TV audiences are mad about Mad Men, a show about a Madison Avenue advertising agency in 1960. The second season on the AMC cable network begins July 27, and you can buy designer fashions, calendars, cigarette lighters, and the like based on the show’s repugnant characters, who drink and smoke to excess, philander, and are racist and sexist to boot. One critic thinks Mad Men, written by a producer of The Sopranos, goes too far characterizing the 1960s New York City ad business as full of “hard-drinking, womanizing, amoral slime buckets.”
Full disclosure: I was in the advertising business in 1960, but in Chicago, not New York, and after four years went into the financial press. My older brother spent much of his career in Chicago ad agencies. Our parents and spouses never said we were amoral slime buckets, at least to our faces. But when I see my brother, the conversation often drifts to some amoral slime bucket he knew in the advertising profession.
In that spirit, I asked some veteran San Diegans about the local ad business in the 1960s. Were booze, tobacco, adultery, sexism, and treachery ubiquitous, as they supposedly were in New York at the time?
San Diego “was New York on a miniature scale,” says Dick Brooks, who now teaches upper-level marketing at San Diego State University. Brooks was president of the largest local ad agency, then named Phillips-Ramsey, from 1980 to 1995. “I had just come out of grad work with a master’s in marketing in 1965. I had gone to work as a media planner-buyer. On my first day, I went to lunch with two media reps and the guy who was the media director at Phillips-Ramsey. I left that lunch so drunk that I had to sit in my office.” One of the top officials of the agency “came back at 2:00 p.m., looked at me, and said, ‘Close your door. Don’t say anything to anybody, and go home at 5:00 p.m.’ ”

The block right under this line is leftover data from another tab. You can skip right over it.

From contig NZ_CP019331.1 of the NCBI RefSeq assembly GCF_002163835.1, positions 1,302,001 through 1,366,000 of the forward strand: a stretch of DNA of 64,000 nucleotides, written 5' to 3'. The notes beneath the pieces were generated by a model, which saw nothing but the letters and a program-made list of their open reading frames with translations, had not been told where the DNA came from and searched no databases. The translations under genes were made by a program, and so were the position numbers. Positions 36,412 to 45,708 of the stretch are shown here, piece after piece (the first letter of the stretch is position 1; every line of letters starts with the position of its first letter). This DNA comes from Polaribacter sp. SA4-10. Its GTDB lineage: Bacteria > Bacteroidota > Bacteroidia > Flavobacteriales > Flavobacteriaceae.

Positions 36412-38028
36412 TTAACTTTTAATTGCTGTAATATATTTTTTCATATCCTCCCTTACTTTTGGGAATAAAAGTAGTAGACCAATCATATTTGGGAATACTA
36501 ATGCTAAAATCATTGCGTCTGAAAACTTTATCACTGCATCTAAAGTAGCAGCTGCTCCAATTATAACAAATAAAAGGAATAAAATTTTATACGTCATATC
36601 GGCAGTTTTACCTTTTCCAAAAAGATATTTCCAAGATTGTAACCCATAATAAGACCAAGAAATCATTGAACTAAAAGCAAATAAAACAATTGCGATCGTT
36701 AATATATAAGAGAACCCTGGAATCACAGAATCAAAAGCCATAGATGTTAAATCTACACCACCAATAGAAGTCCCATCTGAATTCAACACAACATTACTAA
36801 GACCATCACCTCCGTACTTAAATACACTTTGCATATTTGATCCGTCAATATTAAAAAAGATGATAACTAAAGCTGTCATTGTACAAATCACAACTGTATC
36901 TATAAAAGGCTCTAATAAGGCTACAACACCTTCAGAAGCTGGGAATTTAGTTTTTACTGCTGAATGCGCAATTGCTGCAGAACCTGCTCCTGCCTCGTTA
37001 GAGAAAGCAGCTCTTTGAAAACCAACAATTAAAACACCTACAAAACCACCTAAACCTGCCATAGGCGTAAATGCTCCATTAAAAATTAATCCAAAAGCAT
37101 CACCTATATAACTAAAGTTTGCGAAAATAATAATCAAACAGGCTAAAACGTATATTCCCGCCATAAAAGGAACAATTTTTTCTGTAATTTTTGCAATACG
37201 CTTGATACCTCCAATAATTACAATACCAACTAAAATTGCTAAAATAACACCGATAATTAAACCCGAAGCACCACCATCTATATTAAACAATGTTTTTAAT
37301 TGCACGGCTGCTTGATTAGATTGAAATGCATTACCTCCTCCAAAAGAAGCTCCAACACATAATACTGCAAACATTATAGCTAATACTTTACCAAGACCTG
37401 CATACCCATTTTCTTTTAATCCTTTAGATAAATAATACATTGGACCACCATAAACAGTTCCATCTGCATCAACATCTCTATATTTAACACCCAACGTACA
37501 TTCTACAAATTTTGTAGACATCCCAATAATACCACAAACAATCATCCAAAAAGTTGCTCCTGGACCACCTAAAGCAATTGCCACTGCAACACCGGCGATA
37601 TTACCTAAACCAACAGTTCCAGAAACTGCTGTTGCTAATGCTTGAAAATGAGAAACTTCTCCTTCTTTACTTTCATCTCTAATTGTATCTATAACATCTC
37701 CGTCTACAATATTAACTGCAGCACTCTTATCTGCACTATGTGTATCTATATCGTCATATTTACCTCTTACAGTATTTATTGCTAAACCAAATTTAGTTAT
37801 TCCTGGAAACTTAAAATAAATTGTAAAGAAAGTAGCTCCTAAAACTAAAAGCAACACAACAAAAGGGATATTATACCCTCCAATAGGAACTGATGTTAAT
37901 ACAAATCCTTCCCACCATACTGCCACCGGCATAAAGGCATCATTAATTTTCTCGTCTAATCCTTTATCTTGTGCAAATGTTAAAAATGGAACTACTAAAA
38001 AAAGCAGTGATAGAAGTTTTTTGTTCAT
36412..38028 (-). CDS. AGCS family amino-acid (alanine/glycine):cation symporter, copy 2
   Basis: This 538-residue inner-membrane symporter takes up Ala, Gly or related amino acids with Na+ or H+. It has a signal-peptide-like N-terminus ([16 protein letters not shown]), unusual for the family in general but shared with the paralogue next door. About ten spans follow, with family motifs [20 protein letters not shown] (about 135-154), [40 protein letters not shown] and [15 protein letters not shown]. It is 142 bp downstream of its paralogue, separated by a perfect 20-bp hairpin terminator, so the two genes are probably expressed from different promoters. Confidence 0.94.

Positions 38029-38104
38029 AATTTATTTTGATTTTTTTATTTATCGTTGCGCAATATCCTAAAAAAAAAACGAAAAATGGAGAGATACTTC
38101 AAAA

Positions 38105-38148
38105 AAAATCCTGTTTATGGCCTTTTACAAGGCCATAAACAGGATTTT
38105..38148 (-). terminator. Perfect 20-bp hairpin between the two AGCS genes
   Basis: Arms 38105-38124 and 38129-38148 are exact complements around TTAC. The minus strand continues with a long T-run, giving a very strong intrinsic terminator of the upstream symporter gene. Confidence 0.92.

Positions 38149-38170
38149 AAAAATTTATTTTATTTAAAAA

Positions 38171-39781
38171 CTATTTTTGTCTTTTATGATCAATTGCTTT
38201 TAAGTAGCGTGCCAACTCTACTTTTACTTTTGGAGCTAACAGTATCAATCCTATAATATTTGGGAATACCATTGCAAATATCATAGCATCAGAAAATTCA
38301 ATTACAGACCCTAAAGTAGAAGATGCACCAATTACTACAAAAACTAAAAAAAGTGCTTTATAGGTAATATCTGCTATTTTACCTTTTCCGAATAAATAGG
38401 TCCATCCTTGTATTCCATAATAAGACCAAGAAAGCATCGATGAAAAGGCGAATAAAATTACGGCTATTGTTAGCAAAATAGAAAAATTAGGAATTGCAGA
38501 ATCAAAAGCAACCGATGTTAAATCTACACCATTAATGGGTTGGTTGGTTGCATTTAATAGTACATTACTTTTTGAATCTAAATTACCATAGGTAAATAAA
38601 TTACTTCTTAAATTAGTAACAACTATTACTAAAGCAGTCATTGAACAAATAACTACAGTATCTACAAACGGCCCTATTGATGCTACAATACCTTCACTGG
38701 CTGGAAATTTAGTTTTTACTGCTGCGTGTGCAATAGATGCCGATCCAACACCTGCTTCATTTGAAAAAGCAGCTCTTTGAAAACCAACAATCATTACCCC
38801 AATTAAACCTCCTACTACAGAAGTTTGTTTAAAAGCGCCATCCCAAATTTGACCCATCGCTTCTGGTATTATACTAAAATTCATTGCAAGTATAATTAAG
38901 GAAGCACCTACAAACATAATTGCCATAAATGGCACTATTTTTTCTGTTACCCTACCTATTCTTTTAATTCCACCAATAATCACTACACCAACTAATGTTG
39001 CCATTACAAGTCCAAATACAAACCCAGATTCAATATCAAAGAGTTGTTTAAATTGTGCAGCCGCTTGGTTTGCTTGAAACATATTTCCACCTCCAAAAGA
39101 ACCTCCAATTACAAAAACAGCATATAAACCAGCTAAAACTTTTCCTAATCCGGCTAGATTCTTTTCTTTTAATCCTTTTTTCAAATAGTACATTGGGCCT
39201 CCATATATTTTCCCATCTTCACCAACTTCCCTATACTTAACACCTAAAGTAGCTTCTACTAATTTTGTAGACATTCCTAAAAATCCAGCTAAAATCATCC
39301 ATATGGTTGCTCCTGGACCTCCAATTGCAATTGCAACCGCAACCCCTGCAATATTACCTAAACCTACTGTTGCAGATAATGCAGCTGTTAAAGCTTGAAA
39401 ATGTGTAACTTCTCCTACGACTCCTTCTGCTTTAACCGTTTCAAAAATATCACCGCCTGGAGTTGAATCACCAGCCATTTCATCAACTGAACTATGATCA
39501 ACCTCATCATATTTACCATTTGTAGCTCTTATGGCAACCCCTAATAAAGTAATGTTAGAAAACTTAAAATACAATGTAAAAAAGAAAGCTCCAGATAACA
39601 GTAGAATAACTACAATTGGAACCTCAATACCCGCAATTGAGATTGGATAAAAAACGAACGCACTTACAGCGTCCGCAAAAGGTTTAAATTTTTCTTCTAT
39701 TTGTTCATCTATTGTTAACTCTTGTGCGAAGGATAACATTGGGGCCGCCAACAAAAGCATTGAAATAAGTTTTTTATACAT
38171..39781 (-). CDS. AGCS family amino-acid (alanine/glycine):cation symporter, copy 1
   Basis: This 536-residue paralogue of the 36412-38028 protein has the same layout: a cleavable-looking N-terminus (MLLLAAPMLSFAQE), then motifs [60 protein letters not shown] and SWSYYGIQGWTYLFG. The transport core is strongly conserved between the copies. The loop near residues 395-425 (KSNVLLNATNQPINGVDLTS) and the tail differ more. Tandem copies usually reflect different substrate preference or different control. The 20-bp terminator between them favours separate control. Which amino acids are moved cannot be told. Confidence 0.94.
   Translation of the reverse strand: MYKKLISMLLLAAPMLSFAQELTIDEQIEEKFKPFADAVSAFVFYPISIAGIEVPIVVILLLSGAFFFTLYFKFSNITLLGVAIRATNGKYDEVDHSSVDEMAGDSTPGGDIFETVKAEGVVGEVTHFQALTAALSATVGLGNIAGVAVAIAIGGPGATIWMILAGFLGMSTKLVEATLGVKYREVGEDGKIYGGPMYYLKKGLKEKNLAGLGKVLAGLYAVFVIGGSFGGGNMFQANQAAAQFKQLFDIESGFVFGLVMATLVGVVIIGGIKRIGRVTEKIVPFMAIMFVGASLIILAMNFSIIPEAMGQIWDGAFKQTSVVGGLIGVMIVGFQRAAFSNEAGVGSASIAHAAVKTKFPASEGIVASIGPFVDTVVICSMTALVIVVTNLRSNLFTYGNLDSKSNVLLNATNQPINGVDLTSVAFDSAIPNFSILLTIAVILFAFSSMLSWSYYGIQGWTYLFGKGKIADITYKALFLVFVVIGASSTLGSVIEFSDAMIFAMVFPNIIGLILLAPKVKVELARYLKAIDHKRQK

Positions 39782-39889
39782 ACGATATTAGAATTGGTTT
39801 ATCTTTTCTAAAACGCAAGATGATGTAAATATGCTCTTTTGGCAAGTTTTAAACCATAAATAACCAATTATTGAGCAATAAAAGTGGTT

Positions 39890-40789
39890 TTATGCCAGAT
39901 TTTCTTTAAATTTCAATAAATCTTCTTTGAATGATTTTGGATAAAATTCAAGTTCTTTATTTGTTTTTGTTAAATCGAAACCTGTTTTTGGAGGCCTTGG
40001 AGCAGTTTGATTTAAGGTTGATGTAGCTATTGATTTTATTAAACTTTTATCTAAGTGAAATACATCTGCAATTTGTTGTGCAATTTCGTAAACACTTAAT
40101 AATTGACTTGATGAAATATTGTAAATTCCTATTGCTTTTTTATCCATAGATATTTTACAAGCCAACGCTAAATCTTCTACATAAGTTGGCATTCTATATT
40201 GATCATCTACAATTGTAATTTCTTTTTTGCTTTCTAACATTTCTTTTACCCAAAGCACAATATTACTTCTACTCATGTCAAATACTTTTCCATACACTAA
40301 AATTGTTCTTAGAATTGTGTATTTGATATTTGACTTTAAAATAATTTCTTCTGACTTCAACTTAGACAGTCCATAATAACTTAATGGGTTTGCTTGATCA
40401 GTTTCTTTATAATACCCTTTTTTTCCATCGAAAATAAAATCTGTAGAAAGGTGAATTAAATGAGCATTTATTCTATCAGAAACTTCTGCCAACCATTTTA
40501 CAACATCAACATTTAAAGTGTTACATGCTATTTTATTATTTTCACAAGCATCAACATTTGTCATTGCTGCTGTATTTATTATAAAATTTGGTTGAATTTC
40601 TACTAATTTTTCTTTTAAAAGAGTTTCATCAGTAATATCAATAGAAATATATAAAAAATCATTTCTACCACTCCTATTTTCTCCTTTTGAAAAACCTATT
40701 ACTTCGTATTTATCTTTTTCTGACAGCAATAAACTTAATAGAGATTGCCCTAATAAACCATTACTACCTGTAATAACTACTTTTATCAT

Dave Nuffer worked in public relations at Cubic Corporation in the mid-1960s. Phillips-Ramsey was his agency, and in 1969 he went to work for the firm. “Everybody got drunk at lunch,” recalls Nuffer. “You went to Lubach’s [a now-defunct eatery on Harbor Drive, featuring yummy steak sandwiches and hamburgers] and had two martinis. Then you would go back and sober up and get your work done from 4:00 to 7:00 p.m. The womanizing was true, but amoral slime buckets? I don’t think so.”
Roger Conlee worked as a reporter in San Diego for the Evening Tribune from 1960 to 1966, then for the Chicago Daily News for three years before returning to San Diego to work for Phillips-Ramsey. “There was quite a bit of drinking in San Diego, but not as much as in Chicago,” says Conlee, who observed the agency scene in both cities. “The favorite places were Lubach’s and the Grant Grill, along with Mister A’s. There was not a lot of womanizing that I observed. There was some for sure, but it was not as notorious as in Chicago and New York. Some guys were hustling PSA [Pacific Southwest Airlines] stewardesses, when there was a PSA.” The legendary airline has long since disappeared.
“When I was made president of the agency, I was the first guy to have a Christmas party,” recalls Brooks. “Before, so many in the office were hooked up with others that we couldn’t have a Christmas party with spouses in attendance.” All in all, “The lifestyle was pretty wacky. If you did today the things you did then, a woman would sue you or you would be thrown in jail on a DUI.”
The history of San Diego advertising is intimately tied in with the history of the business community. Phillips-Ramsey was launched in 1928. By 1960, however, the leading ad agency was Barnes Chase. It was controlled by C. Arnholt Smith, the businessman/banker who ran the town in tandem with bookmaker John Alessio. This gave Barnes Chase some juicy accounts: Smith’s bank, U.S. National; the tuna company that was part of his conglomerate, Westgate-California; and Alessio’s Caliente gambling operation in Tijuana. Barnes Chase was run by a slick-talking, flashy-dressing adman named Norman Foster, who was a great public speaker and entertainer.